By, Caitlin Lavery
Since beginning work on Panic Everything’s Fine, I’ve had to abruptly come to terms with two things; one is my own bias and the second is my largely unconsidered relationship the to event of war.
Whenever you’re devising a story that comes from a particular perspective it is always going to be necessary to be aware of what that perspective is. For myself, someone who’s never had any direct contact with the armed forces, no enlisted family or friends, my perspective on war was initially basic and unconsidered. The desire to be involved in the military was seemingly alien to me.
My perception of warfare has been built to this point solely through sources such as film, some education on WWI in high school, and of course the daily news. The privilege I experience because of where I was born means that I’ve no first hand account to speak of. In preparation for Panic Everything’s Fine each ensemble member was tasked with researching the content of war. It quickly became apparent that the linear ideas I’ve been fed of how international conflict plays out were naïve and inaccurate. War is far more complex, opportunistic and multifaceted than I’d previously cared to consider.
Then too, my bias as a liberal-minded-20-something-white-Australian-artist has become glaringly obvious as our ensemble begins to develop content. Not to say that my worldview based on who I am and my background is inherently a bad thing, just that it becomes increasingly important to be aware of your own prejudice and to work to remove yourself from it whilst in rehearsal.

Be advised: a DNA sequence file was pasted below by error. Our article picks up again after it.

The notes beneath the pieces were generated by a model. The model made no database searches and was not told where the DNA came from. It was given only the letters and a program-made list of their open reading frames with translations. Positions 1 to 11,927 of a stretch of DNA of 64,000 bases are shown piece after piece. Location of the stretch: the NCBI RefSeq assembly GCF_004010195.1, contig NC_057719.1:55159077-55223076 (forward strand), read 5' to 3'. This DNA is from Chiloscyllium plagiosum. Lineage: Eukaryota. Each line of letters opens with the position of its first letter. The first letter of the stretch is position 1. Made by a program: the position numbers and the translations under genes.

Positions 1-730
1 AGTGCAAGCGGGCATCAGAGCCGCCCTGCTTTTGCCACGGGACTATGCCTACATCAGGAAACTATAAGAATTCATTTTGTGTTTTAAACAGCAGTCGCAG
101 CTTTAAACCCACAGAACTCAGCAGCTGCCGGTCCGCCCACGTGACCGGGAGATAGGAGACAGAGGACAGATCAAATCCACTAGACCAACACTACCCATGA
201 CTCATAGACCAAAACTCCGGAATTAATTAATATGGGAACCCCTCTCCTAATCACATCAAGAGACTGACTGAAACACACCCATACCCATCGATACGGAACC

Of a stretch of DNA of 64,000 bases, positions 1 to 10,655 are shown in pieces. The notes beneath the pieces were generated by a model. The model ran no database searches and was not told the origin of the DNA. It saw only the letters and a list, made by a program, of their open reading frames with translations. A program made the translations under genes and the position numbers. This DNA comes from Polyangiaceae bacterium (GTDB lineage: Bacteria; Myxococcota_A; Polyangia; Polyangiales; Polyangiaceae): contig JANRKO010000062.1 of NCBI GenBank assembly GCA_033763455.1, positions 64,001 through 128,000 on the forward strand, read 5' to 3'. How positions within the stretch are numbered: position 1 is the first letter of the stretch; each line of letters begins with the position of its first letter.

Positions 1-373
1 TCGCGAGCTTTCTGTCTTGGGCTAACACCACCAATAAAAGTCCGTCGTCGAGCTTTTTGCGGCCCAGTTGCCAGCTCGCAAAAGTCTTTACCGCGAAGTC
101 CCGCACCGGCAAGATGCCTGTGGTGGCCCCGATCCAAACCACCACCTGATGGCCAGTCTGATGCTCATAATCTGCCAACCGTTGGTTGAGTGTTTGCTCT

I first came into contact with In The Water Theatre whilst training with SITI Company’s 2016-17 Conservatory. During our time training Gian-Murray Gianino of SITI Company often would say regarding the nature of acting and theatre making, and I’m paraphrasing, ‘We get to be the scientists of human nature, to dissect how people behave and why.’
To be scientific in the analysis of content, it is also important to be objective. To find the humanity in actions, which are foreign to you it’s necessary, I find, to remove yourself from your personal ideas of right and wrong.
The making and telling of stories is, in my opinion, so very essential. As the artist in the making has to work at stretching their capacity for empathy, so does the audience. As a result of the work of the artist, a new perspective is offered alongside an exercise in empathy. My hope for this piece is that we are able to achieve that for ourselves as an ensemble, and for those who come to see our work.